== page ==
Original languageEnglish (US)
Pages (from-to)1-9
Number of pages9
JournalAbdominal Radiology
DOIs
StateAccepted/In press - Jan 4 2018

Fingerprint

Fluorodeoxyglucose F18
Multicenter Studies
Retrospective Studies
Carcinoma
Urinary Bladder Neoplasms
Neoplasms
Cystectomy
Magnetic Resonance Imaging
Sensitivity and Specificity
Positron Emission Tomography Computed Tomography
Confidence Intervals
Neoadjuvant Therapy
Nephrons
Therapeutics
Urinary Bladder
Thorax
X-Rays

Keywords

  • Bladder cancer
  • Conventional imaging
  • FDG PET/CT
  • Recurrent urothelial carcinoma
  • Upper tract urothelial cancer

ASJC Scopus subject areas

  • Radiological and Ultrasound Technology
  • Radiology Nuclear Medicine and imaging
  • Gastroenterology
  • Urology

Cite this

Comparison between the diagnostic accuracies of 18F-fluorodeoxyglucose positron emission tomography/computed tomography and conventional imaging in recurrent urothelial carcinomas : a retrospective, multicenter study. / Zattoni, Fabio; Incerti, Elena; Colicchia, Michele; Castellucci, Paolo; Panareo, Stefano; Picchio, Maria; Fallanca, Federico; Briganti, Alberto; Moschini, Marco; Gallina, Andrea; Karnes, Robert Jeffrey; Lowe, Val; Fanti, Stefano; Schiavina, Riccardo; Rambaldi, Ilaria; Ficarra, Vincenzo; Evangelista, Laura.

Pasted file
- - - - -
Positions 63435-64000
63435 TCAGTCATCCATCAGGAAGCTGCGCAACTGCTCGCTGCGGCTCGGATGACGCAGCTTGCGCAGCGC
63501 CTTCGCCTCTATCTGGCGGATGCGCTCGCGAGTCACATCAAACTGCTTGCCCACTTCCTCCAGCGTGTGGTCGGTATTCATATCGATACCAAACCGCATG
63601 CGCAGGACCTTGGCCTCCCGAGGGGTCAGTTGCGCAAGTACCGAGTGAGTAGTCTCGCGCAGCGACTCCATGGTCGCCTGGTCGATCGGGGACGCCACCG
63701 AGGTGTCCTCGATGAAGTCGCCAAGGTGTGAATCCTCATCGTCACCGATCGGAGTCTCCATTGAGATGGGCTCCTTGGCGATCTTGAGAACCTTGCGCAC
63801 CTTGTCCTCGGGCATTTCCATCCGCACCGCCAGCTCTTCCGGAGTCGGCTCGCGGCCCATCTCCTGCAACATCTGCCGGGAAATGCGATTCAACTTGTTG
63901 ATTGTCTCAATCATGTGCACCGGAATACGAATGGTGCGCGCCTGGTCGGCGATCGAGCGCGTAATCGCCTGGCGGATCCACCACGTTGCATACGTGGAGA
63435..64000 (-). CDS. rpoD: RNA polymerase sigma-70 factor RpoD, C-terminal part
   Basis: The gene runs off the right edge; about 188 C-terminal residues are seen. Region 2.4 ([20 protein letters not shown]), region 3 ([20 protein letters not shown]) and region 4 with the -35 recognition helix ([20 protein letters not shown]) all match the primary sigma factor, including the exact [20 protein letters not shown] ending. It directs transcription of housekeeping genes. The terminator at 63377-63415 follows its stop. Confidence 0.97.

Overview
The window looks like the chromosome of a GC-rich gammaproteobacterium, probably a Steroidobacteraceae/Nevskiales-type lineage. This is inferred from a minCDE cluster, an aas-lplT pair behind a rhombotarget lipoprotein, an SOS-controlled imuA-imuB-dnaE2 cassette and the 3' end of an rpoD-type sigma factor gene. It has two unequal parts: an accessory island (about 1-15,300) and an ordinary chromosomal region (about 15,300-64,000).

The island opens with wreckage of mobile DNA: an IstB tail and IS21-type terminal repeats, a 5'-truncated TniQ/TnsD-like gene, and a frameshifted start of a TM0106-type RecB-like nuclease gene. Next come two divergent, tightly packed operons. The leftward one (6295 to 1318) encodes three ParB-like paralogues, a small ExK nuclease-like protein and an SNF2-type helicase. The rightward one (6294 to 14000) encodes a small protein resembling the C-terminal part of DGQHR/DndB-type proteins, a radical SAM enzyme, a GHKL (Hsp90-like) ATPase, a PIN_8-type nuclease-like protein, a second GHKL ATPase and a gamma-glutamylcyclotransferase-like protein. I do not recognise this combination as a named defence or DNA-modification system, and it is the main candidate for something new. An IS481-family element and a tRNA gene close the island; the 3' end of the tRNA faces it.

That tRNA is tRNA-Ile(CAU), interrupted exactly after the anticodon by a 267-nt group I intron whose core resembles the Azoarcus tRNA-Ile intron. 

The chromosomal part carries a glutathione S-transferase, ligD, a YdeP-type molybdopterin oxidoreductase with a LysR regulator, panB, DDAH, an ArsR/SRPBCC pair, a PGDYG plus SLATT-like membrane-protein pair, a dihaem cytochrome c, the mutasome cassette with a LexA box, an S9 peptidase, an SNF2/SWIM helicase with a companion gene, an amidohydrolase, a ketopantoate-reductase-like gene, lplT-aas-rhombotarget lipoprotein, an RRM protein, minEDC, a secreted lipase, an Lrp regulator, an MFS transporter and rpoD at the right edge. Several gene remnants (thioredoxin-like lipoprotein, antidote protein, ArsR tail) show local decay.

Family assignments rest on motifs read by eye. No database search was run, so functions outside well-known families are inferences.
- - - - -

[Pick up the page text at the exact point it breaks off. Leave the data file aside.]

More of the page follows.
In: Abdominal Radiology, 04.01.2018, p. 1-9.

Research output: Contribution to journalArticle

Zattoni, F, Incerti, E, Colicchia, M, Castellucci, P, Panareo, S, Picchio, M, Fallanca, F, Briganti, A, Moschini, M, Gallina, A, Karnes, RJ, Lowe, V, Fanti, S, Schiavina, R, Rambaldi, I, Ficarra, V & Evangelista, L 2018, 'Comparison between the diagnostic accuracies of 18F-fluorodeoxyglucose positron emission tomography/computed tomography and conventional imaging in recurrent urothelial carcinomas: a retrospective, multicenter study', Abdominal Radiology, pp. 1-9. https://doi.org/10.1007/s00261-017-1443-6
Zattoni, Fabio ; Incerti, Elena ; Colicchia, Michele ; Castellucci, Paolo ; Panareo, Stefano ; Picchio, Maria ; Fallanca, Federico ; Briganti, Alberto ; Moschini, Marco ; Gallina, Andrea ; Karnes, Robert Jeffrey ; Lowe, Val ; Fanti, Stefano ; Schiavina, Riccardo ; Rambaldi, Ilaria ; Ficarra, Vincenzo ; Evangelista, Laura. / Comparison between the diagnostic accuracies of 18F-fluorodeoxyglucose positron emission tomography/computed tomography and conventional imaging in recurrent urothelial carcinomas : a retrospective, multicenter study. In: Abdominal Radiology. 2018 ; pp. 1-9.